“Never gets easier. Life, death, life again. Transitions, right? Always leavin’ people behind.”

Jonathan is surrounded by those who loved Rosita more than he, and their grief emanates like a strong perfume. This invisible miasma contains every story from every shade, every connection they made with her that he did not. It seeps into him, artificial, and he suddenly cannot understand all the things he will never get to do with Rosita. She will never direct him to the wrong gravestone, either on purpose or because she simply isn’t paying attention. She will never describe to him in graphic detail the circumstances of her death, but with added puns. She will never say, “Hey, Jonathan, you know that star’s been dead longer than me?” That is something she once told Troy.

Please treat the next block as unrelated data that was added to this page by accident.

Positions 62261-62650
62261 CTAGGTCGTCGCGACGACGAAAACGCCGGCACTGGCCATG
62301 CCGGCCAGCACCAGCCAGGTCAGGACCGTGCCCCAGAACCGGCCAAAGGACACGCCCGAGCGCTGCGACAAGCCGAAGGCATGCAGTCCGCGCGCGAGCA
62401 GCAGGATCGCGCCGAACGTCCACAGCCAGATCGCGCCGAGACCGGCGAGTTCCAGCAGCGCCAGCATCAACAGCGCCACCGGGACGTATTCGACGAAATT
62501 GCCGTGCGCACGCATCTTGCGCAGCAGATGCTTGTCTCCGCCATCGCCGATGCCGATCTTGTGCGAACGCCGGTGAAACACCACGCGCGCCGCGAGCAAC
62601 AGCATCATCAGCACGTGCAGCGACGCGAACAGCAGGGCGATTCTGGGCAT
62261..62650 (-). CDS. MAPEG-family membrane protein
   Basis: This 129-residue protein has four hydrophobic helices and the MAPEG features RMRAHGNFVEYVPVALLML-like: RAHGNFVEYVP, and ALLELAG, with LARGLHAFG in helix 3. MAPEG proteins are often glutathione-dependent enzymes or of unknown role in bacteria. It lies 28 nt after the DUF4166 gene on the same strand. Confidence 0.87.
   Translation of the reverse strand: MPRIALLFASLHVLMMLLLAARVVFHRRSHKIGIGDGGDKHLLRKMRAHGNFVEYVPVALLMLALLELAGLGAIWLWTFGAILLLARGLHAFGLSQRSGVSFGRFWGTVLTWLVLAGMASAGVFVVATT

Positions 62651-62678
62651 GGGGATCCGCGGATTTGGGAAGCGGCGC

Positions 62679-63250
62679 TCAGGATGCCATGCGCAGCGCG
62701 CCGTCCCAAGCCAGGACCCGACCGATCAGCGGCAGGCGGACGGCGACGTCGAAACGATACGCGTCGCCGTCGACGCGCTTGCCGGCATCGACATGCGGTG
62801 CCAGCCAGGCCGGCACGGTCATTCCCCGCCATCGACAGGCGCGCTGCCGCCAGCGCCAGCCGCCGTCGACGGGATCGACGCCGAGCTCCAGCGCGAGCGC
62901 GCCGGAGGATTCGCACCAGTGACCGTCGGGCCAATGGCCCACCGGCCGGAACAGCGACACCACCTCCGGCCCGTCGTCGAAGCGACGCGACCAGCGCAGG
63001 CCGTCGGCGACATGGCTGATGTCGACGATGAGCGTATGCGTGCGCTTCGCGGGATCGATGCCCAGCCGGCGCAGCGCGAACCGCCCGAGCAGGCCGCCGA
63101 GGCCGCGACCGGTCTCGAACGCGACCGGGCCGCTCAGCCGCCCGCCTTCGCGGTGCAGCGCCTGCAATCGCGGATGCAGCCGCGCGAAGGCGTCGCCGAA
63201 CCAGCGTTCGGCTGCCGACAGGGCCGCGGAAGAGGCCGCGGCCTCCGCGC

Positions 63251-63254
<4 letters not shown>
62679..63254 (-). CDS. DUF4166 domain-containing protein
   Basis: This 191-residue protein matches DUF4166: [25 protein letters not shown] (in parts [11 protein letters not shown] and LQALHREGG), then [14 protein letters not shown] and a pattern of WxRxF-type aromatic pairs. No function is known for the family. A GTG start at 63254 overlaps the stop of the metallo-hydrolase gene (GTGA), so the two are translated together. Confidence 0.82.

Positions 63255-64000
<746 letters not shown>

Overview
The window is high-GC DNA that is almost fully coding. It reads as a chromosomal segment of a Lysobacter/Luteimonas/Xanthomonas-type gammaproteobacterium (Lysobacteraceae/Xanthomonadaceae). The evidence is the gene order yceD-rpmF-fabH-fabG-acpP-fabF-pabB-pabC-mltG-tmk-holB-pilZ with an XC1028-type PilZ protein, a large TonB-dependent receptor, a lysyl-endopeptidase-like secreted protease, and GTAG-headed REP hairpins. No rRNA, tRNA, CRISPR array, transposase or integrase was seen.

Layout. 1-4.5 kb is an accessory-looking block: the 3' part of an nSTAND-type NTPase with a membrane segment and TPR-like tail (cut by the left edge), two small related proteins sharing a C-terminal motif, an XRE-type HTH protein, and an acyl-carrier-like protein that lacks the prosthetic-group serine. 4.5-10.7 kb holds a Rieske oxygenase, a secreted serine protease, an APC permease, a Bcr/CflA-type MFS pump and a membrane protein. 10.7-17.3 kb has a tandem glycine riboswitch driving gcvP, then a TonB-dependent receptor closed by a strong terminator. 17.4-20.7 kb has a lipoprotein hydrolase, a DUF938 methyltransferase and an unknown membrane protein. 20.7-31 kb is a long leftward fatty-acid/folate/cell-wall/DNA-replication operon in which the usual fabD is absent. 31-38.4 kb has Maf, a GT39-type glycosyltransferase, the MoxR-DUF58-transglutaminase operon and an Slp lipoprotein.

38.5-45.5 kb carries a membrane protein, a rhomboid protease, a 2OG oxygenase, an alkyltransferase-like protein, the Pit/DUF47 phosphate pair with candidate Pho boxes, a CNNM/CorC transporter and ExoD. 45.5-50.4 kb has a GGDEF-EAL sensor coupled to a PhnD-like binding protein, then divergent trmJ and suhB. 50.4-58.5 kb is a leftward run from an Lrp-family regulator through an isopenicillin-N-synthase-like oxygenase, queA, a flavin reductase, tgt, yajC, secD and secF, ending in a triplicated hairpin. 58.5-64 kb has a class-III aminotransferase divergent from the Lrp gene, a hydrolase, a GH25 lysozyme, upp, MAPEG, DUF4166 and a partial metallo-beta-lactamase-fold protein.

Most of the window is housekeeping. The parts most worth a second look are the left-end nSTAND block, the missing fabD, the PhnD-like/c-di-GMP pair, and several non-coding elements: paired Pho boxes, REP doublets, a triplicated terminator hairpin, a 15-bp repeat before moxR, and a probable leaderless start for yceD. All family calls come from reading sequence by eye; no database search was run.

Now she stands by her gravestone, the moonlight illuminating her light brown skin rather than passing through it. New flesh for a new life. He should be happy for her Second Chance. She’s going to a better place, the others say, but deep down they fear a Second Chance of their own. To be pulled from one state of existence to another? Once is enough for a lifetime. Jonathan doesn’t want to return, not after only fifteen years. You can’t always get what you want, in life or in death.

Jonathan does not want this grief inside him. He has not earned it. But he cannot force it out through his tears, as he could when he was alive. He watched a movie whose name has faded from his memory, a movie that made him sob so strongly he couldn’t read the credits. It felt good, that release, those false emotions. False emotions plague him once again, and he wants them to be real, or get out.